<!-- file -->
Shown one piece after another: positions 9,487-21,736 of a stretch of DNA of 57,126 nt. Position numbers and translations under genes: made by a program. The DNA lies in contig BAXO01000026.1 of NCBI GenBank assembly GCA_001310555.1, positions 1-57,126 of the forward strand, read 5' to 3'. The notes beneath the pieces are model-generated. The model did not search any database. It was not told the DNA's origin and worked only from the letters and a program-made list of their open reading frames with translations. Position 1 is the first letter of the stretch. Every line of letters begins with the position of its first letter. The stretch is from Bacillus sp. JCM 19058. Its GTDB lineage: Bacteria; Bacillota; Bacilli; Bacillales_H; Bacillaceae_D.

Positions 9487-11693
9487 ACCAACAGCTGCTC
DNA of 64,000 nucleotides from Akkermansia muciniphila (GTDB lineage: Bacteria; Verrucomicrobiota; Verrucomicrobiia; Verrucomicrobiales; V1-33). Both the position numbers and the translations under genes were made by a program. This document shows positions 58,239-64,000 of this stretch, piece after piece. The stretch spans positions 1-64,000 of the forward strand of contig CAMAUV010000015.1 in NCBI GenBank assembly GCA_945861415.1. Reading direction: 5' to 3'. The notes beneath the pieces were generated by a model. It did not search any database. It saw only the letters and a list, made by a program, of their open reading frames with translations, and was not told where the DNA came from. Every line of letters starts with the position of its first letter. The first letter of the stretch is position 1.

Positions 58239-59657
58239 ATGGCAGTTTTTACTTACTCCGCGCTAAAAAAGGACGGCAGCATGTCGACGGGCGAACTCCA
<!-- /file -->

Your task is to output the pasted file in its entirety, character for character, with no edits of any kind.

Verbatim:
Shown one piece after another: positions 9,487-21,736 of a stretch of DNA of 57,126 nt. Position numbers and translations under genes: made by a program. The DNA lies in contig BAXO01000026.1 of NCBI GenBank assembly GCA_001310555.1, positions 1-57,126 of the forward strand, read 5' to 3'. The notes beneath the pieces are model-generated. The model did not search any database. It was not told the DNA's origin and worked only from the letters and a program-made list of their open reading frames with translations. Position 1 is the first letter of the stretch. Every line of letters begins with the position of its first letter. The stretch is from Bacillus sp. JCM 19058. Its GTDB lineage: Bacteria; Bacillota; Bacilli; Bacillales_H; Bacillaceae_D.

Positions 9487-11693
9487 ACCAACAGCTGCTC
DNA of 64,000 nucleotides from Akkermansia muciniphila (GTDB lineage: Bacteria; Verrucomicrobiota; Verrucomicrobiia; Verrucomicrobiales; V1-33). Both the position numbers and the translations under genes were made by a program. This document shows positions 58,239-64,000 of this stretch, piece after piece. The stretch spans positions 1-64,000 of the forward strand of contig CAMAUV010000015.1 in NCBI GenBank assembly GCA_945861415.1. Reading direction: 5' to 3'. The notes beneath the pieces were generated by a model. It did not search any database. It saw only the letters and a list, made by a program, of their open reading frames with translations, and was not told where the DNA came from. Every line of letters starts with the position of its first letter. The first letter of the stretch is position 1.

Positions 58239-59657
58239 ATGGCAGTTTTTACTTACTCCGCGCTAAAAAAGGACGGCAGCATGTCGACGGGCGAACTCCA